Unfortunately, there is no magic diet pill, calorie level, or workout plan that will help you achieve permanent success. At least not in the way that most people believe.

The diet industry has sold discouraged DIY dieters on the dream that if you just keep searching for that one, perfect-for-you style of eating or exercising, that you can “set it and forget it.”

Plateau Reality #1: The human body will adapt to ANYTHING that you do repeatedly.

Remember that first time you took up running/did that infomercial workout/cut carbs/tried Slim-fast? Whatever the thing is that gave you that first real taste of results? You got so focused on the results, that your brain made an immediate, long-standing (and incorrect) connection:

This is what it takes to get me results.

So, you either stopped doing it once you got to your goal, and pledged your undying devotion to it as your go-to from that moment forward…

You kept doing it religiously, thinking that the results could only get better from there.

But things didn’t quite pan out as you’d hoped. Eventually the results stopped, or started going backwards.

This is because your results are never based on one specific workout program. Results come from a compounding of multiple actions, including actions taken before, during, and after the program. This is known as periodization in the strength and conditioning world.
Results viewed out of context can lead to an extremely messy situation for DIY dieters. Years are wasted chasing the onestyle of eating, the one calorie level, or the one workout plan that will solve all of their problems. If only that’s how it all worked…
Diets are meant to be short term

Plateau Reality #2 – If you want something to keep working, take a break from it.

Ok. So how the heck are you supposed to navigate this new reality that no matter what you do, your body will adapt and it will stop working?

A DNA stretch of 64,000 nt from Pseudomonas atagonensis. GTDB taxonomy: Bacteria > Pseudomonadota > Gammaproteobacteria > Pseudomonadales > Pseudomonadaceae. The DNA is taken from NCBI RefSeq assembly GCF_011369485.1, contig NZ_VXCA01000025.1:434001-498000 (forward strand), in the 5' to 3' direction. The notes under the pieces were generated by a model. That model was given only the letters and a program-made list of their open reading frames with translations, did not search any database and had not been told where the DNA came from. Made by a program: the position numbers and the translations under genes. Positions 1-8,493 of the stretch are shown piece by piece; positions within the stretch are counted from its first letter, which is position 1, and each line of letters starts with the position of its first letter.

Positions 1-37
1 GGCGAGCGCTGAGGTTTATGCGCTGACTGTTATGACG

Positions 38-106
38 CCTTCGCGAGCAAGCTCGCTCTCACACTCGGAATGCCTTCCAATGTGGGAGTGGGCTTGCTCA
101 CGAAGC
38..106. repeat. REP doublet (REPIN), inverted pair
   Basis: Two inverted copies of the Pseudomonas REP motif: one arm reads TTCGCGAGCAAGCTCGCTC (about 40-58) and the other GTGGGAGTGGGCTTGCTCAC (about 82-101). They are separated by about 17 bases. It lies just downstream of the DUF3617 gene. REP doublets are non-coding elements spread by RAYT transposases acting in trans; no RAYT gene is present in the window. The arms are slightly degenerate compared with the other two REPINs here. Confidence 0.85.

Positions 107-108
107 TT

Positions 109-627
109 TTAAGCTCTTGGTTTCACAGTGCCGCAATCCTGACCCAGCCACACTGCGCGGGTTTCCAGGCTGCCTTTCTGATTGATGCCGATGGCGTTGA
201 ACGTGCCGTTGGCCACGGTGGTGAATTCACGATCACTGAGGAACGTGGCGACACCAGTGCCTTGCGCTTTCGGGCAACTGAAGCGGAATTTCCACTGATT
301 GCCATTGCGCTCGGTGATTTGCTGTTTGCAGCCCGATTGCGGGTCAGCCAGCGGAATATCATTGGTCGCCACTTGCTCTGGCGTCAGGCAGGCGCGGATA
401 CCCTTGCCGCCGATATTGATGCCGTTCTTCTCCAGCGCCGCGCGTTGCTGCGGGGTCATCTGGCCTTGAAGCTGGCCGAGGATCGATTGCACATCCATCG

Short answer: quit while you’re ahead.

Longer answer: know and accept the fact that anything works short term, but nothing works forever. Then you can strategically step away from something when (or preferably just before) it stops working.

Do you have to let it go forever? No. But don’t let your addiction to the short term “benefits” override the science: once your body has adapted, diminishing returns are on the horizon.

If you have a favorite workout plan, style, etc. you can still do them. But decide upfront if you’re doing it for the love of it, or because you want a physique-based result from it.

If it’s the former, then do what you love, as much as you like, for as long as you like. #noregrets

If it’s the latter, you’ll want to set yourself some boundaries. Decide ahead of time on the season, phase, or circumstances that you’ll be adding it in (ex: you love running in the summer time, or Thursday night Zumba with the girls).

But most importantly – set a designated time frame for when you will start, stop, and take a break from it so that you don't experience diminishing returns on all your hard work. (For example: 3-6 weeks, or only ONE round of a 12-week plan, etc).

Remember, most “stubborn weight loss” plans are meant to be done short term.

You can either choose to accept this, and plan accordingly.